One of the most popular posts on my blog is my Gimp Layer Mask tutorial. I feel like that post doesn’t fully explain everything you need to know about layer masks, so I’m going to try to break it down here, and hopefully by the end of this post, you will be a layer mask master.
What is a layer mask?
A layer mask is pretty much exactly what it sounds like. It puts a mask over a layer of your gimp image and you manipulate it to hide parts of the layer while showing other parts. When you apply a layer mask to an image, the mask itself deals with only black and white, and shades of gray in between. White areas of the mask make those corresponding areas of the layer opaque, and black areas of the mask make the corresponding areas of the layer transparent. Shades of gray make the layer partially transparent. The darker the shade of gray, the more transparent that part of the layer becomes, and the more of the layer below it shows through. Let’s look at an example:
In Gimp, open two photos by choosing “Open As Layers” from the File menu. As you can see on the right in the layers palette, each photo is on a separate layer.
Next, right-click on the top layer and Add Layer Mask. A window pops up that says “Initialize Layer Mask to.” Choose White (full opacity).
A white rectangle appears next to the thumbnail image in the layers palette:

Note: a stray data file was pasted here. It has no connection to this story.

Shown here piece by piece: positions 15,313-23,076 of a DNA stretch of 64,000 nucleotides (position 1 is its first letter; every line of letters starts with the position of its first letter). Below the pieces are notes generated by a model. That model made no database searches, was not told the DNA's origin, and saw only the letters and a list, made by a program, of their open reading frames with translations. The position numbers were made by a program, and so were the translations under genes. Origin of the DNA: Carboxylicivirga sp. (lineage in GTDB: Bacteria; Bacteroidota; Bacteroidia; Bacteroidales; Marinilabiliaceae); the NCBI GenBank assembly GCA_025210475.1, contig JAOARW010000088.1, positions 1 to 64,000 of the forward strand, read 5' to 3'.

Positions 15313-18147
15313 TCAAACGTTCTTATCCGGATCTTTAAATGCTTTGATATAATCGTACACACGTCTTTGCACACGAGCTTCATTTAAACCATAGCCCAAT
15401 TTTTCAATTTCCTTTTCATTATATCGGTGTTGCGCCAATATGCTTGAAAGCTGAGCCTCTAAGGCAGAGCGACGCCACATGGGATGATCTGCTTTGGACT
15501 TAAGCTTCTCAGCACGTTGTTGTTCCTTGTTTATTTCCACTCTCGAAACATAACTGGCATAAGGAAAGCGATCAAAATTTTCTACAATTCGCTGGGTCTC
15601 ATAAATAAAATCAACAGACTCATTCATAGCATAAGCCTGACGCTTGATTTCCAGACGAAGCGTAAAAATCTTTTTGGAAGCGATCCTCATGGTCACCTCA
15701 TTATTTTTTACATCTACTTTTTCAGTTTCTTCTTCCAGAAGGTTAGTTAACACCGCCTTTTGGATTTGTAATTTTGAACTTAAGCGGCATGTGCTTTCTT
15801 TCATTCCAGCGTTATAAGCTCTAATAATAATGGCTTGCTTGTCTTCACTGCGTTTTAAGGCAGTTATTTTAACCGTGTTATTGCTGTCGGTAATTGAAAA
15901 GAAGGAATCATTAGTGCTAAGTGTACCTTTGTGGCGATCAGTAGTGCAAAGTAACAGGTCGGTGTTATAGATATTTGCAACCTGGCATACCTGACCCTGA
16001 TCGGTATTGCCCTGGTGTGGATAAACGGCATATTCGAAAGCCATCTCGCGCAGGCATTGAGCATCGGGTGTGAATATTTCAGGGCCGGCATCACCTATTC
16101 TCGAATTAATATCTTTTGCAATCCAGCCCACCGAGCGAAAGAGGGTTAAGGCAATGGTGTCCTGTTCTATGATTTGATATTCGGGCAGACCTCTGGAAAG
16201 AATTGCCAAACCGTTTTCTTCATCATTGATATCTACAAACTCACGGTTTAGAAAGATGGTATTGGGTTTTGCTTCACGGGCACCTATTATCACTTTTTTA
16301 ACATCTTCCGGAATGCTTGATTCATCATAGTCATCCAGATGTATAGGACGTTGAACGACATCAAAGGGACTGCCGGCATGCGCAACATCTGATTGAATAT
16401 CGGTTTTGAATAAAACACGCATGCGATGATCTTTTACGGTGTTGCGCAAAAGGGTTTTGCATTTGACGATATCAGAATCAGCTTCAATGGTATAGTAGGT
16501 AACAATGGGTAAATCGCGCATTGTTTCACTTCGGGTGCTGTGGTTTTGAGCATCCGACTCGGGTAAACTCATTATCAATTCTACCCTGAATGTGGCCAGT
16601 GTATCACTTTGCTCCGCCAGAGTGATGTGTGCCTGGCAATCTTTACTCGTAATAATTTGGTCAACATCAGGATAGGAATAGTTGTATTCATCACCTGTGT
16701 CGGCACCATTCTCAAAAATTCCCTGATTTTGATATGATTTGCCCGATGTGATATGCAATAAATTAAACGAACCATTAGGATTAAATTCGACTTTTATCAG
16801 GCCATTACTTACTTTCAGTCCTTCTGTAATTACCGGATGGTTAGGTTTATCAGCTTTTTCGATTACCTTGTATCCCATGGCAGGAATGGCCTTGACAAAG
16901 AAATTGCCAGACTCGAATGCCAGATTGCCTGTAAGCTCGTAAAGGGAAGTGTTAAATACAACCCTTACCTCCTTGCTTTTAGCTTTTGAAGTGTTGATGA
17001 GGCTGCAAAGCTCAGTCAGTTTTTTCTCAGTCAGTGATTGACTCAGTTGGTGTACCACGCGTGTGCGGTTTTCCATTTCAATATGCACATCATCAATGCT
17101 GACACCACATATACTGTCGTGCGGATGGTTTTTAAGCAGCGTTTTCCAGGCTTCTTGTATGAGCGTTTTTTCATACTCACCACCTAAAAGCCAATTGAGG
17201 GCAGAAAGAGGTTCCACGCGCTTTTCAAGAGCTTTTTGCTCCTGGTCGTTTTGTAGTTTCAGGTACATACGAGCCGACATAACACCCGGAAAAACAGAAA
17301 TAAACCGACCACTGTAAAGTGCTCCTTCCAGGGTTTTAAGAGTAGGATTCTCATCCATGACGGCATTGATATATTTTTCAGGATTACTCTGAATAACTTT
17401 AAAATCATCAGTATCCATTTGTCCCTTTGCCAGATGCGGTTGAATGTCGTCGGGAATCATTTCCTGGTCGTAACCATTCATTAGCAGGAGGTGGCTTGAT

It’s hard to tell, but this white rectangle also has a white border. The white border means that anything you do right now will be applied to the layer mask, and not to the layer itself. Try clicking on the thumbnail of the image on that layer and you’ll see the white border move over the thumbnail. Now any changes you make will be applied directly to that layer instead of the layer mask. Now there are lots of ways you can manipulate the layer mask. you can draw on it with the paintbrush, type over it with the text tool, make a gradient over it, etc. Any black that you add to the layer mask now will make that area of the layer transparent, and you’ll be able to see the layer below it in those areas. I guess I should make it clear that when you make changes here, you’ll be doing it in the main image area, not on the thumbnail of the layer mask. I think you already knew that, but I wanted to make sure. Let’s try drawing with a large, hard-edge brush and see what happens.
Where I drew on the image with black, it masked the area, allowing the layer below to show through. I might sound repetitive, but this is the main point of this post, and if you understand it, then you can do just about anything with a layer mask. In the layers palette, the thumbnail of the layer mask now has a black streak across it where I drew on the image. Now let’s look at how shades of gray affect the layer mask.
Here I made a gradient on the right side of the image, with white on the left end and black on the right end of the gradient. You can see this in the layers palette. In the image, the layer fades out from left to right, corresponding to the gradient from white to black. One more thing, I made a circle in the lower left part of the image with a soft-edge brush, so the mask fades at the edges of the circle.
That is really all you need to know to get started with layer masks. I hope this helps. If you have any questions, feel free to drop me a line on the contact page.